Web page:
WCET

Why Static analysis doesn't work for Multicore WCET estimation

Learn why static analysis techniques aren't applicable for timing analysis on multicore systems and why a hybrid timing analysis is better.
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WCET analysis of object code with zero instrumentation

Worst-case execution time (WCET) analysis is critical for the verification of safety-critical real-time embedded systems. This analysis is typically performed by instrumenting source code and obtaining timing data from an instrumented build. While this is a robust method for determining WCET metrics, it requires that instrumentation be added to source code, increasing overhead. This is why we have been developing RapiTime, our on-target timing analysis tool, to perform WCET analysis with zero instrumentation.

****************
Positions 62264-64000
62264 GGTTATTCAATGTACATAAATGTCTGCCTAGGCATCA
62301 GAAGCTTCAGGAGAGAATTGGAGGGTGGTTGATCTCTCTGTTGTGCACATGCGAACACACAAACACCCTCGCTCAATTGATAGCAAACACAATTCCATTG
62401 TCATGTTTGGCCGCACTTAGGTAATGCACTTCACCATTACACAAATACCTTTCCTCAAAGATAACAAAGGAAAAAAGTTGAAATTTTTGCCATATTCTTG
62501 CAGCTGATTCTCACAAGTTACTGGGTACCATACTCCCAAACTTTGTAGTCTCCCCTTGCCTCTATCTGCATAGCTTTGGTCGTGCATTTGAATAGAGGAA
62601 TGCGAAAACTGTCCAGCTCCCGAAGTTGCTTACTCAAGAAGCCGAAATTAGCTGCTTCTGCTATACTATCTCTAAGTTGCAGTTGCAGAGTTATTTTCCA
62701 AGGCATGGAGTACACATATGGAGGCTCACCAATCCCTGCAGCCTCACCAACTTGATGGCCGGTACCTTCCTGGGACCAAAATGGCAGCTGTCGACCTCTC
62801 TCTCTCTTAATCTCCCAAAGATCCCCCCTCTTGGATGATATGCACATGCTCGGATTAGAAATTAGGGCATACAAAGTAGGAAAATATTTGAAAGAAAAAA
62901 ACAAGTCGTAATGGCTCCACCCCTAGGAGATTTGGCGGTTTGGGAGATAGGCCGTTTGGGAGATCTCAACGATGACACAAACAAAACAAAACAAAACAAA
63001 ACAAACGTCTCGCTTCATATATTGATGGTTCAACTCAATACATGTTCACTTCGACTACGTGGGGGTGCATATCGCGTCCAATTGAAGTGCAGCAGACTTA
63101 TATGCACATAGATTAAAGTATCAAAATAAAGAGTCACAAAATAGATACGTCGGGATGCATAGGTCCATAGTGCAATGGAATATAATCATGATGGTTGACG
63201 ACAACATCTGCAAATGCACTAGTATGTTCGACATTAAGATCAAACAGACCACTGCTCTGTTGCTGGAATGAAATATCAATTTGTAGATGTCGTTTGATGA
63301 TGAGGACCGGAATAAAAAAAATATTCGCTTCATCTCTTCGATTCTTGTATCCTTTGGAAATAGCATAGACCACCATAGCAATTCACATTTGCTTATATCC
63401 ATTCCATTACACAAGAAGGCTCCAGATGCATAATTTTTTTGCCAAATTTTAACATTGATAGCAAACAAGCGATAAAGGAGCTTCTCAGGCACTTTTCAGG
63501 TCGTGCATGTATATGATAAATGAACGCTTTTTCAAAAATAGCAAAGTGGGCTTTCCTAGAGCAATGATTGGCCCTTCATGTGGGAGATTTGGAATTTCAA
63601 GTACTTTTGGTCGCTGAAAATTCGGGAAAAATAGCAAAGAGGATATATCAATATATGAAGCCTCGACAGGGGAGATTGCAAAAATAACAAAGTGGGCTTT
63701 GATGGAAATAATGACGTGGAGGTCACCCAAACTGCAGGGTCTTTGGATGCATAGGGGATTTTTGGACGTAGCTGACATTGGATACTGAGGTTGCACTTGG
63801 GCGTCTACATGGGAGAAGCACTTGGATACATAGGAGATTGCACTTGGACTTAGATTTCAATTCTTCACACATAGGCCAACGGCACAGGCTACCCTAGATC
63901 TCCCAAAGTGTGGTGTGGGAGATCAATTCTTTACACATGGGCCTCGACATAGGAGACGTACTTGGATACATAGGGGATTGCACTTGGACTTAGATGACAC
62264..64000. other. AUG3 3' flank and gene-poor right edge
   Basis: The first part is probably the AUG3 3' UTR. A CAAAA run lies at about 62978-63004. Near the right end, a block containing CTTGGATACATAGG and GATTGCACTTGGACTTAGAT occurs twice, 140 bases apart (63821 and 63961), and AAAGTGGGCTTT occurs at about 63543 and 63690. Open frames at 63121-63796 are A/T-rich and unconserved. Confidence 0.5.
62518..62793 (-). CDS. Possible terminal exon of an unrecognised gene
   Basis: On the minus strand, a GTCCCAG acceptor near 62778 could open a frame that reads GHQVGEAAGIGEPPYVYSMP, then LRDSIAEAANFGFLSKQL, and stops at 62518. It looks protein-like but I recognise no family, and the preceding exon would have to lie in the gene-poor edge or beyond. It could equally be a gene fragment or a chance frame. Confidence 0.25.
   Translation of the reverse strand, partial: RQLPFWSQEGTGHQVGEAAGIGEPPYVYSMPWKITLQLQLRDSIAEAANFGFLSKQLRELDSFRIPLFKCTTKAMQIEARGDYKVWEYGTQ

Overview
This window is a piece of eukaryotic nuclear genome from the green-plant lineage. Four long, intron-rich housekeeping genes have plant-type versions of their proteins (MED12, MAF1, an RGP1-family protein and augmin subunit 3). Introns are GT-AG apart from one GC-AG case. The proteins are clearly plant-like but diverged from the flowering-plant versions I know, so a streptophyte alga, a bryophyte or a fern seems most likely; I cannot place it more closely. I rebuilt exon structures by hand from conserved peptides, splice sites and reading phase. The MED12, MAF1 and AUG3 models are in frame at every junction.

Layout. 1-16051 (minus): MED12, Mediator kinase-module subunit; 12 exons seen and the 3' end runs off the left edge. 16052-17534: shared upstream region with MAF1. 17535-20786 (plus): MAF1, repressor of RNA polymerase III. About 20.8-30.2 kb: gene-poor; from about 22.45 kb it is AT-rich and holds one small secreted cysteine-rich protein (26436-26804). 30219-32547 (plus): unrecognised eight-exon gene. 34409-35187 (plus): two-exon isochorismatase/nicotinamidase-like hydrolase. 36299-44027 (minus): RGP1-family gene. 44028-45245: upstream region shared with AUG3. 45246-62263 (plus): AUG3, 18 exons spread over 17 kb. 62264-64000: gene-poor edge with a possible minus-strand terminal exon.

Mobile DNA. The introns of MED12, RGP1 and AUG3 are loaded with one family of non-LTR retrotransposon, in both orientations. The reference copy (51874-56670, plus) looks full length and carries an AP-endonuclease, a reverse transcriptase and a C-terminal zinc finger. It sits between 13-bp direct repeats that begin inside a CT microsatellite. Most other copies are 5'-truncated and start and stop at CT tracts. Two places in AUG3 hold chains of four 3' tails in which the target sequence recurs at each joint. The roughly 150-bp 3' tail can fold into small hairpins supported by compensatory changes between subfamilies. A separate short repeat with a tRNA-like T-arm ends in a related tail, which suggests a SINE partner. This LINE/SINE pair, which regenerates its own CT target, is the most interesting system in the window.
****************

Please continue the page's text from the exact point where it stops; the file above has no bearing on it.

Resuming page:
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If RapiTime provides Ipoint coverage, why do I need RapiCover?

Users of RapiTime will probably be aware that one of the categories of information shown in a RapiTime report is "Ipoint Coverage". So, given that RapiTime supplies coverage information, why do you need RapiCover?
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Things that make real-time hard - parallelization

Continuing our series of posts on what makes real-time hard, this week the focus is on parallelization. What issues arise when attempting to determine WCET of parallelised code and what can you do to overcome them?
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